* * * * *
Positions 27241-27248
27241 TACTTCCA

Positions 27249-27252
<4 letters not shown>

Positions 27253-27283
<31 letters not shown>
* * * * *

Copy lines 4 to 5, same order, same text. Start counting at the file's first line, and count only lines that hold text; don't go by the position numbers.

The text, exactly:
<4 letters not shown>

Positions 27253-27283